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of Mersey Copper Works, Widnes, Lancs
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1783 Thomas Bolton founded a company with his sons in Birmingham
1825 the Broad Street works were built, which continued in operation until 1911.
1852 the Oakamoor, North Staffordshire, works of the Cheadle Brass and Copper Company were acquired and expanded.
1857 their product was used for the first successful telegraphic cable across the English Channel
1866 Supplied wire for the first successful cable across the Atlantic.
1881 The Mersey Copper Works were built for smelting and electrolytic refining; a site on the western seaboard was chosen in order to save carriage on the imported ore.
1892 Messrs. Bolton erected works at Froghall in North Staffordshire for the production of high-conductivity copper for telegraphy and electrical generators.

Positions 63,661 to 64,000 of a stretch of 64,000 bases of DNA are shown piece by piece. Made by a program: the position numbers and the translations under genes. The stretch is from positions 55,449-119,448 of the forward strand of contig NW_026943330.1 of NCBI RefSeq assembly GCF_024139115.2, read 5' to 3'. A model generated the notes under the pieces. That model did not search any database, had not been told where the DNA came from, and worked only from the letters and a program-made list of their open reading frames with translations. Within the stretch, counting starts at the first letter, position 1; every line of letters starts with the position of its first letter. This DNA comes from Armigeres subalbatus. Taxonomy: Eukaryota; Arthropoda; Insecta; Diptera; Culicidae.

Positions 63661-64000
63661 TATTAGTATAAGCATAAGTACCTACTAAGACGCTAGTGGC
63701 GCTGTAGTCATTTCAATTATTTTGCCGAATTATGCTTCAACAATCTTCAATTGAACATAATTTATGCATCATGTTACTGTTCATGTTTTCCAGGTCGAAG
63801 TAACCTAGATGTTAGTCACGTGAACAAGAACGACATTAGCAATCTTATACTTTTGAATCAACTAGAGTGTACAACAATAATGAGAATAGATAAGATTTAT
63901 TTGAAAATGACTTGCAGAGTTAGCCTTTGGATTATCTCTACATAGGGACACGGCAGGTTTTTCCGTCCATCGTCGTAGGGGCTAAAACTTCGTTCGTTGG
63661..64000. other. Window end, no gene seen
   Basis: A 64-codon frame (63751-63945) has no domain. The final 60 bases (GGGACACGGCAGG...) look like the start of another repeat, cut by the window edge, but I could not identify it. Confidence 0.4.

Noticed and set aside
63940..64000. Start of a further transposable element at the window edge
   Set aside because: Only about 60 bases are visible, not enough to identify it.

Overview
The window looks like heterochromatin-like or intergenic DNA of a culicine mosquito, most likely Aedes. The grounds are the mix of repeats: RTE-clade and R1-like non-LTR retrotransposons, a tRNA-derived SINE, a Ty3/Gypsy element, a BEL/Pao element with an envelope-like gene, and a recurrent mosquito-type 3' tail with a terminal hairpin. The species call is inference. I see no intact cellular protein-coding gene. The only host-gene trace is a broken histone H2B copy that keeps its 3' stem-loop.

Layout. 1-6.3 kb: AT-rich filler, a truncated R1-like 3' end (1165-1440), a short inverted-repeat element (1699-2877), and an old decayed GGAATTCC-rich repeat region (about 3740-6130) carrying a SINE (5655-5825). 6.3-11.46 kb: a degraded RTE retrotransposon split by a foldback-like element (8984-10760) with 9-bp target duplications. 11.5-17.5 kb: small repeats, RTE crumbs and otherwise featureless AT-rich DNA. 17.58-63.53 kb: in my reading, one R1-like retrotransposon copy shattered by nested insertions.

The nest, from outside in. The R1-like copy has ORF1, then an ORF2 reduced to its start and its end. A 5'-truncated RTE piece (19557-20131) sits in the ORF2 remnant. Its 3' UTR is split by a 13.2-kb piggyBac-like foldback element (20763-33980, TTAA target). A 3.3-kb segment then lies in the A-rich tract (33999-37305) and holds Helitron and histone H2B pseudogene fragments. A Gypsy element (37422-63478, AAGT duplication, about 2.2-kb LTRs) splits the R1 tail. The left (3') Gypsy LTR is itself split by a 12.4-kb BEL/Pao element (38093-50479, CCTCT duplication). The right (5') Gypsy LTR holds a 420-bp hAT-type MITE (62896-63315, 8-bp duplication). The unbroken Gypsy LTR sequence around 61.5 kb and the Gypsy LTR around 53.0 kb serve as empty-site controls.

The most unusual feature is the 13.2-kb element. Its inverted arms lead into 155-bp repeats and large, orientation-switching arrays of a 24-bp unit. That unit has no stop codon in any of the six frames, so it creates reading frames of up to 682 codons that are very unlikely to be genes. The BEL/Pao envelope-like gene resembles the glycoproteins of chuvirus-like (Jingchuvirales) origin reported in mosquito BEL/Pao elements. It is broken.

1894 Additional works, the Sutton Rolling Mills, were acquired at St. Helens for the manufacture of copper rollers, chiefly used for calico printing.
1902 The company was registered on 28 May, to acquire the business of copper smelters of the firm of the same name. 
1920s/30s Due to competition from foreign supplies of electrolytic copper, it became uneconomic to carry out the refining processes in Britain, so importing of copper ore stopped. The works then specialized in the manufacture of locomotive copper firebox plates and stay rods, and sulphate of copper.
1937 Copper and bronze manufacturers. 
1968 Queen's Award to Industry for Export Achievement.